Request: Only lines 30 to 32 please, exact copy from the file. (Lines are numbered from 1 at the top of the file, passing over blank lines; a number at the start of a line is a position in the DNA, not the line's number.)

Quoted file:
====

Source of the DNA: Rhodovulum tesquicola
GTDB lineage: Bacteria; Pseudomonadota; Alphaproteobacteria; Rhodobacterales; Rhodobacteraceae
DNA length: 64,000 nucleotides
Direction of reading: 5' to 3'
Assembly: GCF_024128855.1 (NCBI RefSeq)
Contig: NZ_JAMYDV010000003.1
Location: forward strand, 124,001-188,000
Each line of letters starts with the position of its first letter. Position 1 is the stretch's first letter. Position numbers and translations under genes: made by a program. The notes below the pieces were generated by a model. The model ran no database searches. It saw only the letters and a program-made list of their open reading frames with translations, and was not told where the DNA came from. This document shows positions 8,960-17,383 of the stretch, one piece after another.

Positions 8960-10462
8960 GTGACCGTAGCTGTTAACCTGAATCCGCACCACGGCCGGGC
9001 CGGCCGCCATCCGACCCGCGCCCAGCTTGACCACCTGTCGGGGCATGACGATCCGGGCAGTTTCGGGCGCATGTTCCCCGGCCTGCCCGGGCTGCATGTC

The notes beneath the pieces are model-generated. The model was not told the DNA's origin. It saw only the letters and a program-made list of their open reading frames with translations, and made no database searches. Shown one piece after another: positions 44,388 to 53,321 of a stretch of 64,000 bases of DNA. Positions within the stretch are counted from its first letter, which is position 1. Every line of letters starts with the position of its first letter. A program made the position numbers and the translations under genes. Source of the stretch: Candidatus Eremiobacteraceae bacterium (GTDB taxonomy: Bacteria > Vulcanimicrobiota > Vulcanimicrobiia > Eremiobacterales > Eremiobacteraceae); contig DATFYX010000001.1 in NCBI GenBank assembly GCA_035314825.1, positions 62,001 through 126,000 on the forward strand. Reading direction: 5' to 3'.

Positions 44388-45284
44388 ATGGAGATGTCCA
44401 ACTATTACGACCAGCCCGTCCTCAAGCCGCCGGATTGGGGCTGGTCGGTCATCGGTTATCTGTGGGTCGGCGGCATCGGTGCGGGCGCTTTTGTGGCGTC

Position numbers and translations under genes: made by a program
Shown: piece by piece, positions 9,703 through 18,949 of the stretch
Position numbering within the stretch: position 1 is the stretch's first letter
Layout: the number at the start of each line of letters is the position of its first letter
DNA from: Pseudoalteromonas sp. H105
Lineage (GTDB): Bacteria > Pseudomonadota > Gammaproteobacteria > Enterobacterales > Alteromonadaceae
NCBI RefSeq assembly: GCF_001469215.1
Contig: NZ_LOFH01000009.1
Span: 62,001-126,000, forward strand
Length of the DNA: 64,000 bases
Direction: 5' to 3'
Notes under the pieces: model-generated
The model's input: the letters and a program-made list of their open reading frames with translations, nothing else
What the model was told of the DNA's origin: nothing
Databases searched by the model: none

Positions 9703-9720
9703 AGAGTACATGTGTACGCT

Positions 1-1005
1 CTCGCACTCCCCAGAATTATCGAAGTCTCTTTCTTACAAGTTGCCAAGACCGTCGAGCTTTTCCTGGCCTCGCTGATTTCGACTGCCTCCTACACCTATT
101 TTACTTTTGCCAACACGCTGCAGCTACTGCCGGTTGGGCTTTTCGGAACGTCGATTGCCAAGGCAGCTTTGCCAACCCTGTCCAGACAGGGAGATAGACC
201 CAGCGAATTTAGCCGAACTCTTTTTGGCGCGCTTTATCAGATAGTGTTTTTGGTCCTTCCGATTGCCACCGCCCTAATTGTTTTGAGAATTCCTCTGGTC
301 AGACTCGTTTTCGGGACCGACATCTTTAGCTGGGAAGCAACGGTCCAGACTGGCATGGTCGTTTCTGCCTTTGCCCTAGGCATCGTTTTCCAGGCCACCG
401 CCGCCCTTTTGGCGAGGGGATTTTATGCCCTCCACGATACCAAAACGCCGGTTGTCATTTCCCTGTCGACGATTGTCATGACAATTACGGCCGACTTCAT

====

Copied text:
Databases searched by the model: none

Positions 9703-9720
9703 AGAGTACATGTGTACGCT